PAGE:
Burmese: creaky / checked tone

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Johnnypolyglot

Member
American English
tones_zps4d3adfc5.jpg

After studying the creaky and checked tones, it appears that they are merged. Both have short vowels with an abrupt end (glottal stop).

In Shan language, there is only one tone with an abrupt end (creaky). Shan doesn't have both (creaky) and (checked) like Burmese. Shan just has (creaky) as its only tone with a glottal stop.

So the question is this, are creaky and checked tones merged in Burmese?

If not, then what is the difference in creaky and checked as I have listened to many audio examples online and I am not hearing the difference.

Please don't reply with "You're wrong, there is a difference" unless you can linquistically explain your position with references.

Note: I do believe there was a difference in the past. However, I am just hearing 1) creaky 2) low and 3) high and that is it. So I am wondering how this "checked tone" fits into the "3 tone system"? It would seem to me that the "checked" is merged with the "creaky". There has to be an answer. I have did a lot of research on this and never ending opinions was just too tiring. I just decided to listen to as many audio examples as I could and make my own analysis.
 
  • Johnnypolyglot

    Member
    American English


    I entered part of my reply as an image because it contained some IPA symbols that may or may not display for everyone. However, as an image everyone can view it with no problem.

    Here is the link to a YouTube video of a native Burmese speaker pronouncing the letters of the Burmese alphabet. The letters should be pronounced with a creaky tone, however, it sounds like they are pronounced with a checked tone.
    http://www.youtube.com/watch?v=xQPbr34q9lA
     
    Last edited:

    J.F. de TROYES

    Senior Member
    francais-France
    Your question is about distinguishing creakyness and glottal stop. If you have a look here , one of the given examples is the Danish stød, defined as a kind of creaky voice (laryngealization), that may also be realized as a glottal stop, above all in emphatic pronunciation". So phonetically the glottal stop consonant and the creaky prosodic feature can result in utterances close to each other.

    I also hear a glottal stop at the end of the syllables spelled out by the burmese speaker on Youtube, but I think spelling out a syllable separatedly and pronouncing it in a speech act 'sandwiched' between other syllables is quite different. Generally the Burmese creaky tone sounds to me a bit higher than the checked (stopped) tone and shortly pronounced unlike the speaker enumerating the letters in order to make them as clear as possible. I've also listend to the Myanmar Basis.Episode I on the same page : From about 5 min. after the beginning of the video the speaker pronounces the letter က with its name ကြီး , the creaky tone is followed by a plain high pitch and I don't hear any glottal stop between both syllables. It's also interesting to hear ( 12 or 13 min. ) what he says about the three tones and how he tries to transcribe them. His lecture could be clearer :) , but anyhow he shows that tones can be expressed differently from one to another person.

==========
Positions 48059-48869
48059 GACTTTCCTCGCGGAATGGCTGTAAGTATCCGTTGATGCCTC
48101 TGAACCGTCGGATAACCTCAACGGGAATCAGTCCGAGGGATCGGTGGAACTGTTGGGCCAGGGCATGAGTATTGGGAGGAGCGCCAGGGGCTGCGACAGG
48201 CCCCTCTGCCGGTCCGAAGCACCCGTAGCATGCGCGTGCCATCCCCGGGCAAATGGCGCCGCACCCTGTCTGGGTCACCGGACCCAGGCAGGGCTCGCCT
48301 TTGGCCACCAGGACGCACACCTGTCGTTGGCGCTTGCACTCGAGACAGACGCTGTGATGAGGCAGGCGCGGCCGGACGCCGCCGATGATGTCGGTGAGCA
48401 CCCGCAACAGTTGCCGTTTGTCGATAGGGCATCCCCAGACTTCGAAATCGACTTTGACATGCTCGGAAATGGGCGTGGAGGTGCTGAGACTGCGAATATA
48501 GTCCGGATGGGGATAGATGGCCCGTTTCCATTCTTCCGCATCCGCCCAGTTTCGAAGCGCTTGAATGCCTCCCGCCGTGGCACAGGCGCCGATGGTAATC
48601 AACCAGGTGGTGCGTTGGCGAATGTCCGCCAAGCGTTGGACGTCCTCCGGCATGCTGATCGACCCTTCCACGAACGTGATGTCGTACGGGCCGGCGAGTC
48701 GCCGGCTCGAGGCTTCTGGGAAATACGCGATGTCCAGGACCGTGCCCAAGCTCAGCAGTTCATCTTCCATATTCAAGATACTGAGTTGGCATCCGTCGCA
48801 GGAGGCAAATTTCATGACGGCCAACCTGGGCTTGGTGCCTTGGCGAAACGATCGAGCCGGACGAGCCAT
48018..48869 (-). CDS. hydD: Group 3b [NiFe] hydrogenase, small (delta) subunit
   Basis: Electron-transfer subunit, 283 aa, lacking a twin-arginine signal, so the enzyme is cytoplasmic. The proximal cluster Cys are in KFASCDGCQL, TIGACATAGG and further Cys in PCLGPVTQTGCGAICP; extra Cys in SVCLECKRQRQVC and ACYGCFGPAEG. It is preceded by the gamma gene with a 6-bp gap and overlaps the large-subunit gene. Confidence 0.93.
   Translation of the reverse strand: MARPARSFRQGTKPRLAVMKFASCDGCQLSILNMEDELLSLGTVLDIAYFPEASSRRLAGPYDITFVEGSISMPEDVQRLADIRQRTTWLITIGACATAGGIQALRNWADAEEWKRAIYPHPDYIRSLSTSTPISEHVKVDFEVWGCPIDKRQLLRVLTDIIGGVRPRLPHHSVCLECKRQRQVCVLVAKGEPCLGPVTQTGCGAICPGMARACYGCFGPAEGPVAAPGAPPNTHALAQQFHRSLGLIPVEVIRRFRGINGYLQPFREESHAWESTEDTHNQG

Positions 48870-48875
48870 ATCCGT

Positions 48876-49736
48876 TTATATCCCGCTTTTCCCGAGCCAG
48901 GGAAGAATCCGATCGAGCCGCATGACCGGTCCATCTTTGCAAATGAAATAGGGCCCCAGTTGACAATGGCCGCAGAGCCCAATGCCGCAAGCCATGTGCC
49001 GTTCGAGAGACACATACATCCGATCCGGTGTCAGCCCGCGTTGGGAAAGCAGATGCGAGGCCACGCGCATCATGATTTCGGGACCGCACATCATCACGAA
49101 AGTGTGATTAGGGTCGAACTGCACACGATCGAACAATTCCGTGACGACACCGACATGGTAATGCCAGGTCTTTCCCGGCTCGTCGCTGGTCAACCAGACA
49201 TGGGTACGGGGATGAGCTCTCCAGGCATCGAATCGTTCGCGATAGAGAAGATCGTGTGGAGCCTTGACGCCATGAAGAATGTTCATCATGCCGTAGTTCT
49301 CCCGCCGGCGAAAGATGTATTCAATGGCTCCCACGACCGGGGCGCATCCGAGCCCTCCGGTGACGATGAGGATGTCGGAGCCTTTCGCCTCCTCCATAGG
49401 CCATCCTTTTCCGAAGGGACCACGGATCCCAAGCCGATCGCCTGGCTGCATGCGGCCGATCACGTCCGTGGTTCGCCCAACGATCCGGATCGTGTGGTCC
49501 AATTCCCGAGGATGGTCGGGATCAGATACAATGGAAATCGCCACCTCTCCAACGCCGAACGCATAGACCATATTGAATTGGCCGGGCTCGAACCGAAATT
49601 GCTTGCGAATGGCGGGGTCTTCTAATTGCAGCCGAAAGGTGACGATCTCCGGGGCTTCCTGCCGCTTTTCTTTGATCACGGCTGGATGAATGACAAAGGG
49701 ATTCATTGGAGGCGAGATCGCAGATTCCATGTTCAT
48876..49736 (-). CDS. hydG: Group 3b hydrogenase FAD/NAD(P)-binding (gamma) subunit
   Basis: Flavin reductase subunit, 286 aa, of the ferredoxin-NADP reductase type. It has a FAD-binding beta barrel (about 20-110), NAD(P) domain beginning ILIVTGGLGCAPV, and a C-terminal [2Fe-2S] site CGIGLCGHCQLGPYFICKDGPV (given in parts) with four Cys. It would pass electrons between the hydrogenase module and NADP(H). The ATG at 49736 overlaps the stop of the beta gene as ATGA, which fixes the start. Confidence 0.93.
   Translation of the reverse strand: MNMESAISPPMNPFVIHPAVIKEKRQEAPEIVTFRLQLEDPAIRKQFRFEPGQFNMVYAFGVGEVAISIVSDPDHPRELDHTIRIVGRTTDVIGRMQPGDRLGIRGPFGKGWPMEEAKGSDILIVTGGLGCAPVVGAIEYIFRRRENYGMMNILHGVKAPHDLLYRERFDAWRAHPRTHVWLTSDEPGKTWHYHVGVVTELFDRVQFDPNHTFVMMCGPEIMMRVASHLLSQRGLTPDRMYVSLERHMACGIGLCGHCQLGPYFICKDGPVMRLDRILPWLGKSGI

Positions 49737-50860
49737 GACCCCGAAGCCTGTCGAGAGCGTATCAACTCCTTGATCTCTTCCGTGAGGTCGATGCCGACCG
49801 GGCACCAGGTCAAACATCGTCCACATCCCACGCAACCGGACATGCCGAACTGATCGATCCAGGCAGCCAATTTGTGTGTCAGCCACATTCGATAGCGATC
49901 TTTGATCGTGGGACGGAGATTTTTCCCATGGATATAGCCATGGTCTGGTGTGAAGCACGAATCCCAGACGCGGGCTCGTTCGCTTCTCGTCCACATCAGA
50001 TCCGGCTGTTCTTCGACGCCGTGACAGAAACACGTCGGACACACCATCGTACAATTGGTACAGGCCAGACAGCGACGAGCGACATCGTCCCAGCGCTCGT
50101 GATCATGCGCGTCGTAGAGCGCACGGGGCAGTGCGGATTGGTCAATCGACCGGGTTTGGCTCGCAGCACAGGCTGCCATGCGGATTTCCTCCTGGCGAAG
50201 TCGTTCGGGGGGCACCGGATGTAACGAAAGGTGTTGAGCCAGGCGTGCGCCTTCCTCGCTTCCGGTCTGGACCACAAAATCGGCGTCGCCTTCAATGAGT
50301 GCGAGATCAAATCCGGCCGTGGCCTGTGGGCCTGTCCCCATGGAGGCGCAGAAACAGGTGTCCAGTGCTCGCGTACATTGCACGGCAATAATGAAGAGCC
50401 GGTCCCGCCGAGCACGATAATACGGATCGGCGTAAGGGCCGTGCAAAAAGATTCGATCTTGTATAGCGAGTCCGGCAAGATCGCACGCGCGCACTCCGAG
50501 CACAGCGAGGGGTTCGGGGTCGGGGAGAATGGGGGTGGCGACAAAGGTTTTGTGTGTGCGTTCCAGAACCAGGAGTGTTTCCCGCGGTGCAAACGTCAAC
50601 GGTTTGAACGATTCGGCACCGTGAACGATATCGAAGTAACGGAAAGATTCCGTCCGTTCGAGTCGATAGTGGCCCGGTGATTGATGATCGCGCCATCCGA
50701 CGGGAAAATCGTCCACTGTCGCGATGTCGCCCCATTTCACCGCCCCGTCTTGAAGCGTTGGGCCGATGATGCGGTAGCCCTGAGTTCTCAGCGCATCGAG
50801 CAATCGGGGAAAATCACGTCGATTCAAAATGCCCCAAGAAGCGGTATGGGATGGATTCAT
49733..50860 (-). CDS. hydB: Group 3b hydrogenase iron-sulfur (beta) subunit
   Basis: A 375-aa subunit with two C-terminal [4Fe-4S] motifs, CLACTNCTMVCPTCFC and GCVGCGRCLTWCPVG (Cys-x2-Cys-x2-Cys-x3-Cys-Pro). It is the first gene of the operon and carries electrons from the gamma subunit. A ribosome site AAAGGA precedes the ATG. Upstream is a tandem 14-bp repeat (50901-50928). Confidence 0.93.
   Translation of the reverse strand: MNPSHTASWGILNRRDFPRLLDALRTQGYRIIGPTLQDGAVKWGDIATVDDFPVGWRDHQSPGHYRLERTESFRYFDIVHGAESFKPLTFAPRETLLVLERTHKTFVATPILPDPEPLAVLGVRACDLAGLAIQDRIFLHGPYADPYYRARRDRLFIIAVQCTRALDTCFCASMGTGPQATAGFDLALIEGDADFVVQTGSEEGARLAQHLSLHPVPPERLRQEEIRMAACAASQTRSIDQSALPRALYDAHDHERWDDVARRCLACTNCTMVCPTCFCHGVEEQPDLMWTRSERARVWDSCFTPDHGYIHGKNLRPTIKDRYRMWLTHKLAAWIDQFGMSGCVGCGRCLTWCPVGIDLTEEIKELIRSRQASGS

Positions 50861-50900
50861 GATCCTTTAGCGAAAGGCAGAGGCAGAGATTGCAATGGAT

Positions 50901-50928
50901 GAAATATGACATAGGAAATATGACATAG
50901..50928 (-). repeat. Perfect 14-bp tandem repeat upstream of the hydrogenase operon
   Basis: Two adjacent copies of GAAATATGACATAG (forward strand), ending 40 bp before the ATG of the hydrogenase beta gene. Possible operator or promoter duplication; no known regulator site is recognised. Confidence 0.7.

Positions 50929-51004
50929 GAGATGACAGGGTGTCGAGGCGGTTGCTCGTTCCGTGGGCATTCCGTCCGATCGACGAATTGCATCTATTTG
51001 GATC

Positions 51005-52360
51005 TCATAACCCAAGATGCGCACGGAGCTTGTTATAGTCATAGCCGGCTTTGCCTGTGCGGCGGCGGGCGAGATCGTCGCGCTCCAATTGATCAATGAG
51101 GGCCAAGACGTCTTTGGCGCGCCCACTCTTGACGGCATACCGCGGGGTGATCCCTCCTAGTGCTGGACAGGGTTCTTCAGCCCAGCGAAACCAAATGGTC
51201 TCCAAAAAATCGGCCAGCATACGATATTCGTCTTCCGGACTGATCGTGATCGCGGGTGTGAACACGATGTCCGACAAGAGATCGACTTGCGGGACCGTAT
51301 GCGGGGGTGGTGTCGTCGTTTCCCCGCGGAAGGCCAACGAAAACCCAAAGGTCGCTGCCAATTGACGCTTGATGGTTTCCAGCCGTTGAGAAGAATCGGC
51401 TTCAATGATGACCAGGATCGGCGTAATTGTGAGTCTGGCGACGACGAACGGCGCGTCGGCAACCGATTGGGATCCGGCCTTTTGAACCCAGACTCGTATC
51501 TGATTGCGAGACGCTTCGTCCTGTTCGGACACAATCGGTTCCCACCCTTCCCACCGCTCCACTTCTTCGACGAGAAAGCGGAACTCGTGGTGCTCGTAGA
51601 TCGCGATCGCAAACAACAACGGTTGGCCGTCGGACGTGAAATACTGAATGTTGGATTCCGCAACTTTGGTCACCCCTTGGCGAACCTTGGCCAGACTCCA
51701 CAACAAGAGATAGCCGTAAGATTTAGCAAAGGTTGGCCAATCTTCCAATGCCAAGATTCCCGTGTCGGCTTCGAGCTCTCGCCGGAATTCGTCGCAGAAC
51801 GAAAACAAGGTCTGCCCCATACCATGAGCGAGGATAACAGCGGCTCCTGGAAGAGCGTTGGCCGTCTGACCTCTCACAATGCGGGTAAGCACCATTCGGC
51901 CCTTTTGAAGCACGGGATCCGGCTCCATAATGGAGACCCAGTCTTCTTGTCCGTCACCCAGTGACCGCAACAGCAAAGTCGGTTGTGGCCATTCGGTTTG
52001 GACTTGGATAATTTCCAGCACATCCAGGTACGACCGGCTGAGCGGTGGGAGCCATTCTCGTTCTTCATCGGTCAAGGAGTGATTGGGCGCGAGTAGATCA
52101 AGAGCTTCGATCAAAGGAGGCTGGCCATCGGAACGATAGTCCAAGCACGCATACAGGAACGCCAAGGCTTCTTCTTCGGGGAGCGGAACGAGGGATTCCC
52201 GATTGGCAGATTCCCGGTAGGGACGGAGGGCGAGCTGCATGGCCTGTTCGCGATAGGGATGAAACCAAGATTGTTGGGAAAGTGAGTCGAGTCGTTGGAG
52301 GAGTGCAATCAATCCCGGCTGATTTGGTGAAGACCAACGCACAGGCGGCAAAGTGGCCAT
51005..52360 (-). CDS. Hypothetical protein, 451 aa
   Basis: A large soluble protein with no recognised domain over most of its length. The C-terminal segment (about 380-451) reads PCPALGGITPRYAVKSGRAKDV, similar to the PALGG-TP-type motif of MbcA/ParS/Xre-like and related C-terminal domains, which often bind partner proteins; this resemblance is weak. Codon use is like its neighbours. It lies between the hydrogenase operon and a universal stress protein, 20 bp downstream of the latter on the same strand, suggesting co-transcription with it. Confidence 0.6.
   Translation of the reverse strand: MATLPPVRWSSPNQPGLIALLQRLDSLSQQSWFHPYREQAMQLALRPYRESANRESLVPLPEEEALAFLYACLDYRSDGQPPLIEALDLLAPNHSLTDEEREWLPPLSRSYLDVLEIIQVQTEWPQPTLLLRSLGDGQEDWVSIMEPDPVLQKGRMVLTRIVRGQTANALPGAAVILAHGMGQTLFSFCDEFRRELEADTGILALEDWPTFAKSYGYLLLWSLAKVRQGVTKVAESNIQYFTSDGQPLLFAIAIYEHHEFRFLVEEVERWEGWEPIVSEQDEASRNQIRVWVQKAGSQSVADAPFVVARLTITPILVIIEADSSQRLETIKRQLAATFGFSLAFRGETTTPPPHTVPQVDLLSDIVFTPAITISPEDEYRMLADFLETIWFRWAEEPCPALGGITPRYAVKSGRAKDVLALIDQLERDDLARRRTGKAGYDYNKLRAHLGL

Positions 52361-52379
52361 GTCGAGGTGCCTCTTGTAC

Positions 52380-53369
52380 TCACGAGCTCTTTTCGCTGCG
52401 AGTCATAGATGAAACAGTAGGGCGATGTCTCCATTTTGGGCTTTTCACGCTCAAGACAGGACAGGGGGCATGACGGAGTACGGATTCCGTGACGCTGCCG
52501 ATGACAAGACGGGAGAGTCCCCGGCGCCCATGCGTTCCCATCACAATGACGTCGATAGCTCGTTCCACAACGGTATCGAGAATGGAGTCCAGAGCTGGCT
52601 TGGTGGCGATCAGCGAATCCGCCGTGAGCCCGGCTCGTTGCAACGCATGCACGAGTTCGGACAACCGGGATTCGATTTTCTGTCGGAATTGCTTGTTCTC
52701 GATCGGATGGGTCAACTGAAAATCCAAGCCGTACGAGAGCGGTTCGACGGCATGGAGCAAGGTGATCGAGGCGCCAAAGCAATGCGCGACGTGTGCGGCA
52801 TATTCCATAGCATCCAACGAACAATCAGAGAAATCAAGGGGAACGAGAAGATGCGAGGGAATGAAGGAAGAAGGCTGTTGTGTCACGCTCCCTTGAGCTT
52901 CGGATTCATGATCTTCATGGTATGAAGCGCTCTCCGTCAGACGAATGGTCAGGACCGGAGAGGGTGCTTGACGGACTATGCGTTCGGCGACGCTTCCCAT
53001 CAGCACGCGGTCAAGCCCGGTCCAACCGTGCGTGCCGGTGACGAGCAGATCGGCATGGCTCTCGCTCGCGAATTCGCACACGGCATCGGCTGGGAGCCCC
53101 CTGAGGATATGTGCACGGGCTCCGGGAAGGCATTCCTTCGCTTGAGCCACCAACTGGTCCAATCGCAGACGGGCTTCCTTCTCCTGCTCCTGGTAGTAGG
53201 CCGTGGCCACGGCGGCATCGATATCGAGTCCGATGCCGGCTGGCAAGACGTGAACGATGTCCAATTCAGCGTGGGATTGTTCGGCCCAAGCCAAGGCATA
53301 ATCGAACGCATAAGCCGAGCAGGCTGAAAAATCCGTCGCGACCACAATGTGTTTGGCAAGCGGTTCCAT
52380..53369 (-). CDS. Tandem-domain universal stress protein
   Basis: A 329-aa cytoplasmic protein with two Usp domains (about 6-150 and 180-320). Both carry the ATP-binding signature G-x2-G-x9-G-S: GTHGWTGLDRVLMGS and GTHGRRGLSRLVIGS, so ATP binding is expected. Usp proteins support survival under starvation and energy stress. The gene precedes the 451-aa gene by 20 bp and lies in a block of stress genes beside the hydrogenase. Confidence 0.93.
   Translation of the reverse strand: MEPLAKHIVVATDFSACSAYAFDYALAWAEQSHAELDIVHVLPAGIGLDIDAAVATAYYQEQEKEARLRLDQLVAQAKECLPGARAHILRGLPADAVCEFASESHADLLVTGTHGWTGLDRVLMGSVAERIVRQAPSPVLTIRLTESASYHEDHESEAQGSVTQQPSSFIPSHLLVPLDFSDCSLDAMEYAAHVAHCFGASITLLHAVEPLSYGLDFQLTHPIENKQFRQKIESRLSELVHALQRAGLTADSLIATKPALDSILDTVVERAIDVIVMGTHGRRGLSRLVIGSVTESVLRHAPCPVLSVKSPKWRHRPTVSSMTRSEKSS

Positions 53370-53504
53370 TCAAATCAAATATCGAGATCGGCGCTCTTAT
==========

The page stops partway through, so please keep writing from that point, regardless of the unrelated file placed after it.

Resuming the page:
I'd like add J.Okell's remarks about tones in Burmese. J.Okell , now retired, was for many years a lecturer at the SOAS ( University of London ) and published various books on Burmese language ( Northern Illinois University ) . These are some of his explanations :

    - What matters is that a high -pitch syllable must start high - which means higher than any neighbouring low-pitch syllables. Similarly, a low-pitch syllable must start lower that any nearby hights. Which way they go after they've started is not critical, as it is in tone languages like Thai and Chinese. ( Note at the beginning of his course ).